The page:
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Silicon in Terrestrial Systems and the benefits for Agriculture

Silicon in Terrestrial Systems and the benefits for Agriculture

Lúcia Barão

Post-Doc Researcher (PSE-cE3c)

 

Silicon (Si) is a chemical element frequently associated with highly abundant silicate minerals in the Earth crust. Over millions of years, the interaction of such minerals with the atmosphere and hydrosphere produces a myriad of processed compounds, and the mineral weathering consumes CO2 during the process. The weathering of minerals also triggers the export of dissolved Si (DSi) to coastal waters and the ocean. Here, DSi is deposited in diatom frustules, in amorphous biogenic form (BSi). Diatoms account for 50% of oceanic primary production and are crucial for the export of carbon into the deep sea. In recent years, it has been acknowledged that terrestrial systems filter Si transitioning from the terrestrial mineral to the aquatic (marine and coastal) biological pool, through the incorporation of DSi into plants. In this process, DSi is taken up by roots together with other nutrients and precipitates in plant cells in amorphous structures named phytoliths. After death, plant tissues become mixed in the top soil, where BSi is available for dissolution and will partly control the DSi availability in short time scales. Additionally, Si originated from soil forming processes (non-BSi) can also significantly interfere with the global cycle, through clay precipitation and Si adsorption. The Si cycle in terrestrial ecosystems is then a key factor in coastal ecology, plant ecology, biogeochemistry and agro-sciences.

The traditional methods, developed to isolate diatoms in ocean sediments, only account for simple mineral corrections. Barão et al. 2015 have adopted a novel continuous analysis method (during alkaline extraction) that uses Si-Al ratios and reactivity to differentiate biogenic from non-biogenic fractions. The method was originally used in marine sediments, but it was adapted to be applicable in a wide range of terrestrial, aquatic and coastal ecosystems. The first focus was soils under strong human impact in temperate (European) zones, since cultivation influences the Si cycle with multiple consequences for the environment. Our results showed that the intensity of the human pressure in the agricultural systems defines the level of BSi depletion, but that parent material and weathering degree can also provide the soil with other reactive non BSi fractions. Secondly we analysed the influence of non-BSi pools of volcanic origin in soils and sediments subjected to volcanic activity. Since BSi is often used as a proxy accounting for the biological Si influence in the soil dynamics or the diatom productivity in lakes, correct measurements are mandatory to make proper interpretations. Results showed that a separation method is fundamental in these systems with volcanic shards and strongly weathered products, both of which are also significantly prone to dissolution in the common alkaline sequential extractions. By separating fractions, the continuous analysis prevented the overestimation of BSi content in soils and sediments while also providing information on other individual Si fractions that might be used as paleo-tools themselves.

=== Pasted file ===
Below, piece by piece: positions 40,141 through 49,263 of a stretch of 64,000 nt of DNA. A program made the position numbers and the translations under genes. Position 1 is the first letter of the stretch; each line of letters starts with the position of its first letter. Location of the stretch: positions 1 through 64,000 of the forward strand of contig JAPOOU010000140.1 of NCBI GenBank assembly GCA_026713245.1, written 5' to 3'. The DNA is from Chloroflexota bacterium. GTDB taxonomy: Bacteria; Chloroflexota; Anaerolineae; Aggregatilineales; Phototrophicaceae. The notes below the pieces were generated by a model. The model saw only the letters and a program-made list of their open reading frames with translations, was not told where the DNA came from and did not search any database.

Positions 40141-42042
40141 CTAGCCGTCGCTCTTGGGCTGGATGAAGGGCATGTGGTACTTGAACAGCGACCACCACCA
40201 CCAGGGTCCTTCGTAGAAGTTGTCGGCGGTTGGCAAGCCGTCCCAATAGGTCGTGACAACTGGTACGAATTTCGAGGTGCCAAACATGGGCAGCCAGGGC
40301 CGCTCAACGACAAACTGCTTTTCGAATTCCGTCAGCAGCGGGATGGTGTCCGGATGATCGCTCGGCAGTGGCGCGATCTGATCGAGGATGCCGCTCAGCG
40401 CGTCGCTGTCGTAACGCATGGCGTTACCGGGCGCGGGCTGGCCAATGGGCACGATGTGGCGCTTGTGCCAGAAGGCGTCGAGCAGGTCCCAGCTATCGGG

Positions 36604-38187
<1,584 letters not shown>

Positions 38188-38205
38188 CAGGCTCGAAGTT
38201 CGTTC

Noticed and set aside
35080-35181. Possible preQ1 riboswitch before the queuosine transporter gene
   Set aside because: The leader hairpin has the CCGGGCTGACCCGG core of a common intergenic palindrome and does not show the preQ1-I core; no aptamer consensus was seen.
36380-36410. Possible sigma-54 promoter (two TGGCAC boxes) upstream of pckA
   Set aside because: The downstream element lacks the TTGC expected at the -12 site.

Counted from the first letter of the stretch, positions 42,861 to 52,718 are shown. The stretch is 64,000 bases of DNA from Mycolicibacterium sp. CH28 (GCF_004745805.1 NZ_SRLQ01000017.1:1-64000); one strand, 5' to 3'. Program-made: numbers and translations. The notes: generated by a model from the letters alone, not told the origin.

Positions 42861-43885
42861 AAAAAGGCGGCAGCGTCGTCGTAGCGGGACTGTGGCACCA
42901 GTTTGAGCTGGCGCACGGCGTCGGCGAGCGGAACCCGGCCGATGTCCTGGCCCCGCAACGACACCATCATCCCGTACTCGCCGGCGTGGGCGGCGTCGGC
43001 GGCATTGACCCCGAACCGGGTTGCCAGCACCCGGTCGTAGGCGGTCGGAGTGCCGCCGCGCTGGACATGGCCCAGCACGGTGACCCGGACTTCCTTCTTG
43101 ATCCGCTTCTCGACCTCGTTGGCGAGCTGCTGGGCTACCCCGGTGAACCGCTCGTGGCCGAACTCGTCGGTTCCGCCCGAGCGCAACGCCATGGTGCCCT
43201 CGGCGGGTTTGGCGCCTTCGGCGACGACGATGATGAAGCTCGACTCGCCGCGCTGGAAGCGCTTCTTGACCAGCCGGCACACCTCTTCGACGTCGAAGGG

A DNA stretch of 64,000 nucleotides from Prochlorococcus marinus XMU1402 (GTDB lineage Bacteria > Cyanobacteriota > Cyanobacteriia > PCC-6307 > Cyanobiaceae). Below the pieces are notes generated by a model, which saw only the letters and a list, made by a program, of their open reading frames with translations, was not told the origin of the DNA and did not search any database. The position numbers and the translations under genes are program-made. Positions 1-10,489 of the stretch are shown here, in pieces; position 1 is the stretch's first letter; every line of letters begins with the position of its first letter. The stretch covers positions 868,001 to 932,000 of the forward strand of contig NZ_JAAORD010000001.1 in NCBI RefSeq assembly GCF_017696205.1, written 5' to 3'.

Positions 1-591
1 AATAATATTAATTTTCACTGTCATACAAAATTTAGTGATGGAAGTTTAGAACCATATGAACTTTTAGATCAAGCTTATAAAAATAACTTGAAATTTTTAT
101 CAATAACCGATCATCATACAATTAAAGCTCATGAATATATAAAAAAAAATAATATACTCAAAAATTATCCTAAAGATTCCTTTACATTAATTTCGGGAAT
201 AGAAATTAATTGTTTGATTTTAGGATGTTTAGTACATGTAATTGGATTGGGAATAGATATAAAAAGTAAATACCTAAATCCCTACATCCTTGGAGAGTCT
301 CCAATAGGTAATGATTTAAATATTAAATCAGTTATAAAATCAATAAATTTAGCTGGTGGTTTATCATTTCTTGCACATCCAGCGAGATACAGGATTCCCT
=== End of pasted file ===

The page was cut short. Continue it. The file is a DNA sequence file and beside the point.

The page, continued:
Moreover, current research of Si in agricultural fields has shown that particular crops such as cereals, tomatoes or cucumbers are Si-accumulators. The beneficial effects of Si in these accumulator plants range from alleviation of metal toxicity (Al, Zn, Cd …), alleviation of water and salt stress to improvement of nitrogen and phosphorus absorption or increase resistance to pests and diseases. However, the exact soil-plant mechanisms behind this influence and the biotic and abiotic conditions that favour these interactions are unclear. The future work developed will then focus on possible forms of Si fertilization and the adoption of agriculture management practices (AMP) that potentiate the beneficial Si interactions within the plant and with other nutrients in Si-accumulator crops in deficient conditions. The study case will be the cereal production in Alentejo since Cereals are the second most important products in Portuguese agricultural production (24% in mass, 28% in area). Alentejo is the main region where cereals are produced (59% in mass, 55% in area), but while Cereals are key ingredients for many food products and strong contributors to the economic value added by the agri-food sector, soils in Alentejo are of low/medium fertility facing different challenges: water deficiency, P limitation and low levels of organic matter.

 

Thursday, March 30, 2017

FCUL (Building C2), 12h00-13h00, room 2.2.14